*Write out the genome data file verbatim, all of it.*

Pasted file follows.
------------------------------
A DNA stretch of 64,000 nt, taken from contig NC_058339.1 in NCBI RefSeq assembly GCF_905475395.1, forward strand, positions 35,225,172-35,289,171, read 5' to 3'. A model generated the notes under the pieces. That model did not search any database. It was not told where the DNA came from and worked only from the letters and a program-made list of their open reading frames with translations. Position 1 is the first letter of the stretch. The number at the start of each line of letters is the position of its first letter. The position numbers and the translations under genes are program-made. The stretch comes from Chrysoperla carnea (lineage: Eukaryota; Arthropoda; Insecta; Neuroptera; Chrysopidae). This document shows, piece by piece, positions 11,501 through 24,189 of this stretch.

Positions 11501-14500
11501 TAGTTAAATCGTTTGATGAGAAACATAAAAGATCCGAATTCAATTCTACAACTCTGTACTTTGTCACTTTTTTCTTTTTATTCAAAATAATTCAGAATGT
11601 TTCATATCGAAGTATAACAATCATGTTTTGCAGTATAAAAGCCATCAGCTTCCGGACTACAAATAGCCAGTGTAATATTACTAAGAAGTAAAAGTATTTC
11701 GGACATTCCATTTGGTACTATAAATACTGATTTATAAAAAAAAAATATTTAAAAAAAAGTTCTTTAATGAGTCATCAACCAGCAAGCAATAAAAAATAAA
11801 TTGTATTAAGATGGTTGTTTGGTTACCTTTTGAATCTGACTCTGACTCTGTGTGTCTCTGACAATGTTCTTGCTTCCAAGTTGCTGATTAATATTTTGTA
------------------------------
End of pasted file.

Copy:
A DNA stretch of 64,000 nt, taken from contig NC_058339.1 in NCBI RefSeq assembly GCF_905475395.1, forward strand, positions 35,225,172-35,289,171, read 5' to 3'. A model generated the notes under the pieces. That model did not search any database. It was not told where the DNA came from and worked only from the letters and a program-made list of their open reading frames with translations. Position 1 is the first letter of the stretch. The number at the start of each line of letters is the position of its first letter. The position numbers and the translations under genes are program-made. The stretch comes from Chrysoperla carnea (lineage: Eukaryota; Arthropoda; Insecta; Neuroptera; Chrysopidae). This document shows, piece by piece, positions 11,501 through 24,189 of this stretch.

Positions 11501-14500
11501 TAGTTAAATCGTTTGATGAGAAACATAAAAGATCCGAATTCAATTCTACAACTCTGTACTTTGTCACTTTTTTCTTTTTATTCAAAATAATTCAGAATGT
11601 TTCATATCGAAGTATAACAATCATGTTTTGCAGTATAAAAGCCATCAGCTTCCGGACTACAAATAGCCAGTGTAATATTACTAAGAAGTAAAAGTATTTC
11701 GGACATTCCATTTGGTACTATAAATACTGATTTATAAAAAAAAAATATTTAAAAAAAAGTTCTTTAATGAGTCATCAACCAGCAAGCAATAAAAAATAAA
11801 TTGTATTAAGATGGTTGTTTGGTTACCTTTTGAATCTGACTCTGACTCTGTGTGTCTCTGACAATGTTCTTGCTTCCAAGTTGCTGATTAATATTTTGTA